The Vice President doesn't think we need the Constitution. But even back in 1776, nine states said we did. They approved the Constitution. All sorts of objections were raised to the new plan of government. Men gathered in the taverns and village stores to debate and argue about every part of the plan. Everywhere the members of the Convention were going, they were urging the people to accept.
Washington wrote letters day and night to his friends in Virginia urging them to accept the Constitution. Hamilton and Madison wrote nearly a hundred articles explaining ever part of it. They begged the people to accept it and give it a trial. This was not an executive order, and it was done. The people had to approve it. They pointed out: if it didn't work, it could be changed. These articles were first published in newspapers but were later collected and published in a book called the Federalist. Almost a year passed, but before the end of 1788 eleven states had accepted the Constitution, and the plan for a strong, new government was well on its way. Rhode Island and North Carolina, the other two states, signed it later, and the Union of the (13) states was saved. The Union was stronger now than when they had fought the war with England. The Constitution gave the new government power. It gave the power to keep up an army and navy. It could control trading with foreign countries, and it made trade for the American citizens fair. It gave the new government power to collect taxes and raise money to pay running expenses. And it could make people in states obey its law.
Now the question was, "Would George Washington accept the office of Presidency?" Because you see, he really didn't want it. He had several lovely plantations, his life was fairly simple, and he wanted nothing else at the time but to enjoy his home at Mount Vernon. Those who weren't quite sold on the idea for the government all agreed on one thing: George Washington was their man. Everyone trusted his honor, his ability, and most of all love for his country. They knew that if it was possible to make the new government a success, he would do it! Once Washington was convinced, he would serve, if elected. He received every vote cast. Make note: no other President has ever been elected without even one opposing vote. The greatest men of the whole country met at Philadelphia and worked out a plan for a new government. A government For the People. The plan of government was called the Constitution. It would only be fitting that the home of our government would be Washington. So note this and teach it to your children, that in 1787 the Federal Convention made the Constitution.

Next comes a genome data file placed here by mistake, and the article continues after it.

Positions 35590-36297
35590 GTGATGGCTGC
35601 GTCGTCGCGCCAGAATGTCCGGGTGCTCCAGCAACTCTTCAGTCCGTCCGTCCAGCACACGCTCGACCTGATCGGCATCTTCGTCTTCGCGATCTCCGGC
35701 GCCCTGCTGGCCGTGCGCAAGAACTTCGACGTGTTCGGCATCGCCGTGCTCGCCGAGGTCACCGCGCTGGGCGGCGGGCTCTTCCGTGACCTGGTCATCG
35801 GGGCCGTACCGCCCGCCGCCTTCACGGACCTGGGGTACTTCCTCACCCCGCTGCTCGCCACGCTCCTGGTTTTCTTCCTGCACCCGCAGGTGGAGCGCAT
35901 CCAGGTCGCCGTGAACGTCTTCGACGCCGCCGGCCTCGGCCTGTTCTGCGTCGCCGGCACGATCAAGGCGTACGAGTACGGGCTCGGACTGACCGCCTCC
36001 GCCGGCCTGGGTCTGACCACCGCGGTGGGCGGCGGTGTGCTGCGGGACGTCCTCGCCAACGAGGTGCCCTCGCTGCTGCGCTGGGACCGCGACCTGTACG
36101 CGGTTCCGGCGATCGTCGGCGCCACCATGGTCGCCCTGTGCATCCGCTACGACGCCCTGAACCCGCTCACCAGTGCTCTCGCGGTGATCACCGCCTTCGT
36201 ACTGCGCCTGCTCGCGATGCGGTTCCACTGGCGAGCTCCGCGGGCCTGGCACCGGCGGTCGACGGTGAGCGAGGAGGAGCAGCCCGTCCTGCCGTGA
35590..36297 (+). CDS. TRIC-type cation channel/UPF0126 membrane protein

Now the question was: "How would Washington get our government going?" It was planned to begin the new government in March 1789. But remember, these times were hard. There were no automobiles, no railroads, or airplanes. The roads were mainly dirt, and most of them were nothing more than a widened trail. During the winter of 1789, the weather was so bad and the mud and snow so deep that the members of Congress were a month late in getting to New York City. The new government was to be started, for the Capitol was not yet built at Washington, nor was the city of Washington even started. Washington wanted everything by the people. When Congress arrived in New York they counted the votes for President and Vice President. Everybody knew that Washington was elected President and James Adams was Vice-President. But Congress had to go through the red tape, as we call it today, of counting the votes and telling them of their election. Congress sent its committee to Mount Vernon to tell Washington of its election, and he left for New York at once. Washington knew that Congress could do nothing till he arrived. He was a man who lived up to his word. He was a man of his word and duty. When he was only twenty he carried a message to Governor Dinwiddie warning the French to get out of the Ohio valley. Two years later, he hailed off bullets trying to save General Braddock's army from destruction by the French and their Indian warriors. At the age of 42, he took command of the American army, and under his command it won the independence of the United States. Then he and several important men put their guns on the mantle and took up their pens to help make a new government. At 57 years old, he set out to run the new government For the People. No other man in America could have done this task so well. On April 30, 1789, President George Washington took up his duties to his beloved people and country as President of the United States.
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Next week: the trouble of running this new government! Not! Washington was indeed "first in war, first in peace, and first in the hearts of his countrymen."